BY PAUL GESSELL
The first thing you see are the miniature horses. Then you notice the horses are disabled. One has a peg-leg. Another purportedly moves about on blocks of wood. Their mouths are open with their tongues hanging out. The tongues are removable.
Welcome to the world of Frost-bitten, Mosquito-slapping Trolley-tippers. That is the name of a unique exhibition of 18 Manitoba artists at General Fine Craft, Art and Design in beautiful, downtown Almonte, a half-hour drive from Ottawa. (While everyone knows Manitoba is home to mosquitos and frigid temperatures, fewer probably know about the province’s turbulent labour history, which includes riots, where apparently a trolley was tipped at least once).
The exhibition is the brainchild of Winnipeg artists Diana Thorneycroft and her partner Michael Boss. Thorneycroft has family in Almonte. On one trip, Thorneycroft visited the Mill Street shop of General Fine Craft, Art and Design and offered to co-curate with Boss an exhibition of the 18 Manitobans — most of whom display a wonderfully wicked sense of humours, their works varying from embroidery to funky pottery to a particularly mischievous 3-D miniature tabletop scene of anti-Harper protesters. Artist Peter Graham personally brought that piece, Harperlandia 1, in his airplane carry-on from Winnipeg.
Thorneycroft is best known these days for her photographs of dioramas containing dolls and other props that depict often horrifying incidents in Canadian history. The dioramas range from the death of artist Tom Thomson while canoeing, to clergymen abusing children.
Her newest body of work involves purchasing plastic toy horses about six inches high and then heating the animals so that the warmed plastic can be manipulated. The horses are disabled in various ways and their faces distorted so that their mouths remain open and their tongues can be removed.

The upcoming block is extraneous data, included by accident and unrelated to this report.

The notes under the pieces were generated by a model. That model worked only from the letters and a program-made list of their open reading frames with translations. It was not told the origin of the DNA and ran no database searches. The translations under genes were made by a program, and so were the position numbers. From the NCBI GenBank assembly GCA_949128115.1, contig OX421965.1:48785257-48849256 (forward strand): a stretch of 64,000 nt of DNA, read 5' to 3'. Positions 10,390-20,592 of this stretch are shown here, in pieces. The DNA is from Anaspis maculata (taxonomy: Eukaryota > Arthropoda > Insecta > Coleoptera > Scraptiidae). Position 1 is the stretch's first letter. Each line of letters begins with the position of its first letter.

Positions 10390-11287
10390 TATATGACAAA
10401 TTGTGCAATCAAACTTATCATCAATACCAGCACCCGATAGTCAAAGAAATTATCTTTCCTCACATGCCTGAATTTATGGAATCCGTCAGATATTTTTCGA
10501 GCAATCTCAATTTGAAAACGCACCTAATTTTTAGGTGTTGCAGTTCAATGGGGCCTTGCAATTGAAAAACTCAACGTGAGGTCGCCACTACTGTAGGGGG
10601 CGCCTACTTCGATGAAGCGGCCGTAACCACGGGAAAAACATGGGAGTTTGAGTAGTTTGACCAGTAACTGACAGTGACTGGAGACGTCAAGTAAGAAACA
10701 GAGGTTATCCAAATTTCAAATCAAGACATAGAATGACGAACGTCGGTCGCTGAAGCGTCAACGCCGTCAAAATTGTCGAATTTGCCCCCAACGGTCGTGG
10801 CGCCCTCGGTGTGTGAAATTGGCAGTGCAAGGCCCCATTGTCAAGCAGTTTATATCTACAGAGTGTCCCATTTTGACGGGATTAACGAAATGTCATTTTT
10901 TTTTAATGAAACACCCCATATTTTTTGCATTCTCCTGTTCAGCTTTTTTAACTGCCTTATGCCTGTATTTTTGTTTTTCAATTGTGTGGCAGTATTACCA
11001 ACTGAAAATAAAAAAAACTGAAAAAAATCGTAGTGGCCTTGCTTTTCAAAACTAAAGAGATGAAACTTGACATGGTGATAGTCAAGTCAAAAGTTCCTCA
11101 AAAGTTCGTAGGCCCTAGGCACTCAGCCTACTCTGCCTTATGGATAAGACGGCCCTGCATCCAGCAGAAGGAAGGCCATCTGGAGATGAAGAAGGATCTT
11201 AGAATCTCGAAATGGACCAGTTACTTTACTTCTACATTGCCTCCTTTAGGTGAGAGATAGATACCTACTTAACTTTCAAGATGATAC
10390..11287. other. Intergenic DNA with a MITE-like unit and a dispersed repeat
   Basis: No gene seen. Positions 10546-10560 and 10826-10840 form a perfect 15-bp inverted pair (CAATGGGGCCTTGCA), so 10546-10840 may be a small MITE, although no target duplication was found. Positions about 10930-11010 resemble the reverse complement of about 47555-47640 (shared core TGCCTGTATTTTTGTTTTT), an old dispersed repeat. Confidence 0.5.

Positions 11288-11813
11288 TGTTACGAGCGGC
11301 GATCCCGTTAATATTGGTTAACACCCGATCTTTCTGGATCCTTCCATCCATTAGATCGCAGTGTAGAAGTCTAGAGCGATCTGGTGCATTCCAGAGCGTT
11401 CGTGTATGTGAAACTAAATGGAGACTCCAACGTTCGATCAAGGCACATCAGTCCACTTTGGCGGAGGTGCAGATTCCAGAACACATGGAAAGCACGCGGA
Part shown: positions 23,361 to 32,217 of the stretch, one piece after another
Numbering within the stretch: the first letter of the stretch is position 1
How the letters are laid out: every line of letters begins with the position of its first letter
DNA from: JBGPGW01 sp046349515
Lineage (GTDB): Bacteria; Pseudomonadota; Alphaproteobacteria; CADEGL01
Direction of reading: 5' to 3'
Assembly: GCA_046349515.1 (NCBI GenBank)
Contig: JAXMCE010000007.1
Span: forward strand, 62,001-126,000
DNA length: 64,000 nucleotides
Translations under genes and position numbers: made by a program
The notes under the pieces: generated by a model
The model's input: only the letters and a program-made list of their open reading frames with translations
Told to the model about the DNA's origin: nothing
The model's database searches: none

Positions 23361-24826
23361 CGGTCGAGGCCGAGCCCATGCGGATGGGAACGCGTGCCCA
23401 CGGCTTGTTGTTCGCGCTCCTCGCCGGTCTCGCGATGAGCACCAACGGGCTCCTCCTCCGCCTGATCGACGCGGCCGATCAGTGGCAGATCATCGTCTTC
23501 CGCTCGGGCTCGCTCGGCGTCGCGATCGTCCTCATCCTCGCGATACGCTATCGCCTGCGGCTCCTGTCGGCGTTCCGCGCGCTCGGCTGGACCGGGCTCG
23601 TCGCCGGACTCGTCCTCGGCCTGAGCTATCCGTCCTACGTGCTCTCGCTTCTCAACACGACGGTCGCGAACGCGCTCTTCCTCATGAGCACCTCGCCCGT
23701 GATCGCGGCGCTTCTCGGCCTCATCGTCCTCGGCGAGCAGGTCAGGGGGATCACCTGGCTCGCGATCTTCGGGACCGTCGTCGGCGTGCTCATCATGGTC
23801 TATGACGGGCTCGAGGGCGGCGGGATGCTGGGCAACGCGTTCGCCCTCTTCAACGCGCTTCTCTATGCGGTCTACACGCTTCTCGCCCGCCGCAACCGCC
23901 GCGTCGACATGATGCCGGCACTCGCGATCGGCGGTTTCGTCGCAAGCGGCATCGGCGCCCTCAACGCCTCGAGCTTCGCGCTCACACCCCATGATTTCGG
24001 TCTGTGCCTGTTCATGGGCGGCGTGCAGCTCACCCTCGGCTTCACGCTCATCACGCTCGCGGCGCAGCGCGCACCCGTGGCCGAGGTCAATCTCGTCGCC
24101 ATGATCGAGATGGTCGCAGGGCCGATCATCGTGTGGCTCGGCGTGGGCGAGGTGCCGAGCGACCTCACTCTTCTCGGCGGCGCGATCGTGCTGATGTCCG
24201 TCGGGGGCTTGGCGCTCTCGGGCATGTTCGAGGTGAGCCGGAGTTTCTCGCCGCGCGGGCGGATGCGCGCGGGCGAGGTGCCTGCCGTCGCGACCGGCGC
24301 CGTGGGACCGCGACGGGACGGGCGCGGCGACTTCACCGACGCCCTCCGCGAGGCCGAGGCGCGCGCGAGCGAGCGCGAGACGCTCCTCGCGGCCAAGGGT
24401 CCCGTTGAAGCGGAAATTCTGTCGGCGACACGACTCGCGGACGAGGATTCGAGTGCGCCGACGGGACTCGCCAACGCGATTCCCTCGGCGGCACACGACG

“This allows the new owner to put something they believe to be magical in through the horse’s mouth, to eventually land in its belly,” says Thorneycroft. “The process of this activation then makes the horse the owner’s personal talisman.” (The entire process is inspired by West African voodoo.)
The disabled horses are stand-ins for people with disabilities. They encourage us to view the disabled in a respectful manner. Thorneycroft’s growing stable of horses will eventually find their way into photographable dioramas about people with disabilities.
On the gallery wall are two photographs of miniature motorcycles made of cardboard. Those are Boss’s contribution to Thorneycroft’s horses; surely a gift for the biker with everything.
One of my favourite pieces in the show is actually the cheapest. It’s a goofy doll called Muskrat Head, which has an elongated head made of fur, and the body is an assemblage of a vintage hand towel, ceramic, cotton, and stone — a creation by Dana Kletke, selling for $200.
Nearby is the most expensive artwork — a $5,000 cast glass sculpture by Ione Thorkelsson called GK41338: winged lung. Yes, it’s a lung with wings, and it’s pure magic.
Another favourite is Fox with Fiddle made of hand-modelled glazed ceramic. A rather sly looking fox, about six inches high, holds a fiddle in one “hand” while the other “hand” holds a mask close to its face. Jordan Van Sewell is the artist. Take a bow, Jordan.
Frost-bitten, Mosquito-slapping Trolley-tippers continues at General Fine Craft, Art and Design at 63 Mill St., Almonte, until Oct. 12.